New neighbor’s slight says ‘I loathe the ’80s’
Updated: July 13, 2012 6:08PM
After the weekly garbage pickup, as I brought in the recyclable bins from the edge of our drive, I glanced over at the vacant house next door. Young men were unloading furniture from a white van.
Great, wonderful to have neighbors again, I thought. A young woman stepped out onto the porch, slim in shorts and a pink tube top, motioning the men inside.
Waving, attempting a friendly greeting, I then stopped. She was ignoring me.
Perhaps I am imagining
things, but it seems there is a youth snobbery today, where younger people will not associate with old fogies because they fear an instant aging contagion. Sometimes I long to brush against a sneering 20-something’s arm, and chide, “Gotcha! Geezer cooties!”
Our culture’s nutty youth fixation started with the Baby Boom and has worsened with every subsequent Pepsi generation. When I was a teenager, I looked up to my folks and enjoyed their music, TV and movies. Frank Sinatra, Dean Martin, James Garner and Audrey Hepburn were cool.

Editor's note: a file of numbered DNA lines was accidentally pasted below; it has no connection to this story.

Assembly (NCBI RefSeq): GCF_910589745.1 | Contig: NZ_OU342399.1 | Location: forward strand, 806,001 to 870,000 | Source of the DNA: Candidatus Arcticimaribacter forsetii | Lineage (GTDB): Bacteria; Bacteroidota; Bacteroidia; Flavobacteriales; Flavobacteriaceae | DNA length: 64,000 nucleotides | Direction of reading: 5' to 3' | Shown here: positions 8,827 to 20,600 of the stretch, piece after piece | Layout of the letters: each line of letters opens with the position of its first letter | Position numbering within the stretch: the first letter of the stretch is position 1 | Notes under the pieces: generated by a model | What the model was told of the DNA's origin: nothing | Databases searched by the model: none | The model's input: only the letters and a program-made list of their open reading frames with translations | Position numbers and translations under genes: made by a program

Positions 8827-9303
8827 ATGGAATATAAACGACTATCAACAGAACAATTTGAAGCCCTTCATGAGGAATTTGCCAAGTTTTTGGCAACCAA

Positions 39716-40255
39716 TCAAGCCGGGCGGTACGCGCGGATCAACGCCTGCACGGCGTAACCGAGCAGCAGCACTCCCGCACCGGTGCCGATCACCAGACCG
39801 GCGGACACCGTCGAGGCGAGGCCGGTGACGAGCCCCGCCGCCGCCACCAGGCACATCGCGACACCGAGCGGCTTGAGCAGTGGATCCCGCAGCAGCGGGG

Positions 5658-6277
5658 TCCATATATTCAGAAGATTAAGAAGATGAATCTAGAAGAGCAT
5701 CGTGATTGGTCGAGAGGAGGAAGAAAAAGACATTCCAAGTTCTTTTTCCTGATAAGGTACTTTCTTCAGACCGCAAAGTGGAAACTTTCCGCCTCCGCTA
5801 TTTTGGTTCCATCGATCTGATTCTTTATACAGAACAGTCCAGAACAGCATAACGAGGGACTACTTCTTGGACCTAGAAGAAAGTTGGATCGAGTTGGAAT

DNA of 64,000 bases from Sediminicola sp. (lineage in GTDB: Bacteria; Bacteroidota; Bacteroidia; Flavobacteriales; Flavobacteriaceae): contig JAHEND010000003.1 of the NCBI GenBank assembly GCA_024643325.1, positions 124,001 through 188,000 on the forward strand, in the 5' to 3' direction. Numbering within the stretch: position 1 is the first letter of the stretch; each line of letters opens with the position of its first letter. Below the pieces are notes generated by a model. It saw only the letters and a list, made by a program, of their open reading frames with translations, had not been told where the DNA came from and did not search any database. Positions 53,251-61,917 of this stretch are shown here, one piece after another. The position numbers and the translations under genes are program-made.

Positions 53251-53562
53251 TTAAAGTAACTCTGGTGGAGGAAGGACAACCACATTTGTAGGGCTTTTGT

Now younger folks ridicule 1980s music and trends on VH1’s “I Love the 80’s” and everything we liked, as though the 1990s and 2000s ushered in a pinnacle of sophistication with Adam Sandler and “Jersey Shore.”
OK, so we had our Flock of Seagulls hairdos and wore shoulder pads the size of heliports. We worked out in our striped “Where’s Waldo?” leg warmers and flaunted atomic-bomb perms. I owned a pair of “gasoline heels,” pumps the color of a gasoline puddle, and no, I’m not making that up.
Nineteen-eighties entertainment offered a cornucopia of cringe-worthy movies: “Howard the Duck,” “Ishtar,” Bo Derek’s “Bolero” and Stallone’s “Cobra” with the tagline: “Crime is the disease. Meet the cure.”
So, no, I can’t make assumptions about this young woman whose waist has never done elastic. She could be judging my Ethel Mertz girth and fear I’ll launch a dawn raid of her refrigerator.
Later that night, my husband arrives home from work. He tugs off his tie and loosens the collar of his white business shirt.
“Hey you,” he says. “What’s up?”
“Katherine Heigl moved in next door.”
He lifts his eyebrows. “Time for me to do some yard work.”